Words of the Week

May the children of the stock of Abraham who dwell in this land continue to merit and enjoy the good will of the other inhabitants, while every one shall sit in safety under his own vine and fig tree and there shall be none to make him afraid.
George Washington, first president of the United States, to the Touro Synagogue in 1790

Jew of the Week: Billy Joel

Piano Man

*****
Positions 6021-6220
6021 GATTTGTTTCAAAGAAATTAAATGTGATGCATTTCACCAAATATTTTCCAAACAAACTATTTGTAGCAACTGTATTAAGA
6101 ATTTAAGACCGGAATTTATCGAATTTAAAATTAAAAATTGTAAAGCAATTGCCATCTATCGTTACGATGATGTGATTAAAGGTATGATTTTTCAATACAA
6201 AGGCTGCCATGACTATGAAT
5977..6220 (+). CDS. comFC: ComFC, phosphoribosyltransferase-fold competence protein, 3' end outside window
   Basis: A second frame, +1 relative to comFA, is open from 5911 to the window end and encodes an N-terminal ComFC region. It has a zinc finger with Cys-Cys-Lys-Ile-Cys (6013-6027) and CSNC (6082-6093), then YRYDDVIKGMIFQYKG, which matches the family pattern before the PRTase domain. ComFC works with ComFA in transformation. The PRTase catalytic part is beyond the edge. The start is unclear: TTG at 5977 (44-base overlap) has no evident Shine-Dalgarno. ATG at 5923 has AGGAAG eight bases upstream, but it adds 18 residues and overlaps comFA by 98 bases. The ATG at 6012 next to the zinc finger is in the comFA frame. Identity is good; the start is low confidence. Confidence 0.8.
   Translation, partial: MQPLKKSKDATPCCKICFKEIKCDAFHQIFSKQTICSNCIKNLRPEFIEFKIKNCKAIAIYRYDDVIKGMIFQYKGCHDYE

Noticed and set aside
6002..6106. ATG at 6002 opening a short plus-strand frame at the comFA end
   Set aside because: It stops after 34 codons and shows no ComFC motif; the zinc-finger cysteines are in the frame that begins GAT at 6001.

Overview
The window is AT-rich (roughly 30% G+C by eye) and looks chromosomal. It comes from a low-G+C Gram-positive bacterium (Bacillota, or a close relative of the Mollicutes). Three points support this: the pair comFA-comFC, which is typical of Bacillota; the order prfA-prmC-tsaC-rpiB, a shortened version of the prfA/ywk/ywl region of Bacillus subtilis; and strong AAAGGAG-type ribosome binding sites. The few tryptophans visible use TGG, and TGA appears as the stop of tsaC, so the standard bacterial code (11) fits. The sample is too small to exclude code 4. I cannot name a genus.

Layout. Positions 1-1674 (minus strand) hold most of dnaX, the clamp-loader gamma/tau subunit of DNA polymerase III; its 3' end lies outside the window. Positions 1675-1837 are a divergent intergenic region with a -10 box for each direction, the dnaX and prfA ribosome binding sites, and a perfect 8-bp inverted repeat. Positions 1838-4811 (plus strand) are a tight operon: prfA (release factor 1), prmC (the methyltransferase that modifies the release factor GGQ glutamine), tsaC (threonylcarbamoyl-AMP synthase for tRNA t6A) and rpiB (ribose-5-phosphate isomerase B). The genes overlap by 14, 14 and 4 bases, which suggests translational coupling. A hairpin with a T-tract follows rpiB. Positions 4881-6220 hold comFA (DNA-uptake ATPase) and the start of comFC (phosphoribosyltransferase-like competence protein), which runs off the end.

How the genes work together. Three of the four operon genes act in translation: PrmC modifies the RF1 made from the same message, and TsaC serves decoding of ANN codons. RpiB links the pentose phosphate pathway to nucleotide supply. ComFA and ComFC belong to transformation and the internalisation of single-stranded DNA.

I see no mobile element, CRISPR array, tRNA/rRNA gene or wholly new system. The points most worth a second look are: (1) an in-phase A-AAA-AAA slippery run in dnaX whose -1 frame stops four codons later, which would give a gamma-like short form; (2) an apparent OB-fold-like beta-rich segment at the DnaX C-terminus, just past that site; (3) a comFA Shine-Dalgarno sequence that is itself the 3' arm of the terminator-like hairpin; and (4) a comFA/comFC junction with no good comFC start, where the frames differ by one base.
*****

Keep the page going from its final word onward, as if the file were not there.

William Martin Joel (b. 1949) was born in New York to an immigrant Jewish family with German and English heritage. Both of his parents were music enthusiasts, and compelled little Billy to start piano lessons at age 4. Often picked on as a teen, he decided to take up boxing and soon became an amateur champion. He only retired from boxing after seriously breaking his nose. To support his impoverished family, Joel played piano at a bar most nights. Because of this, he missed many exams and failed to graduate from high school. He decided to pursue a music career instead, inspired by the success of The Beatles. Joel first played for a number of bands, including the Echoes, the Emeralds, the Lost Souls, the Hassles, and Attila. He recorded his first solo album in 1970, but it did not do well. He went on tour and at one point opened for The Beach Boys. In 1972, Joel signed with Columbia Records and moved to LA. The first album was Piano Man, with its eponymous hit song making Joel famous. (“Piano Man” was later ranked among the 500 Greatest Songs of All Time by Rolling Stone.) His 1977 album The Stranger became Columbia Records’ all-time bestseller. In 1987, Joel performed in the Soviet Union, one of the first Americans to do so. All in all, Joel produced 13 albums, winning 5 Grammy Awards (out of 23 nominations) and selling over 160 million records worldwide. He is America’s fourth-best-selling solo artist. He was inducted into the Rock and Roll Hall of Fame in 1999, and has a star on the Hollywood Walk of Fame. He has also been awarded 7 honourary degrees. Aside from music, Joel is passionate about boating and runs the Long Island Boat Company as a side-business. Despite nearing his 73rd birthday, he is still performing.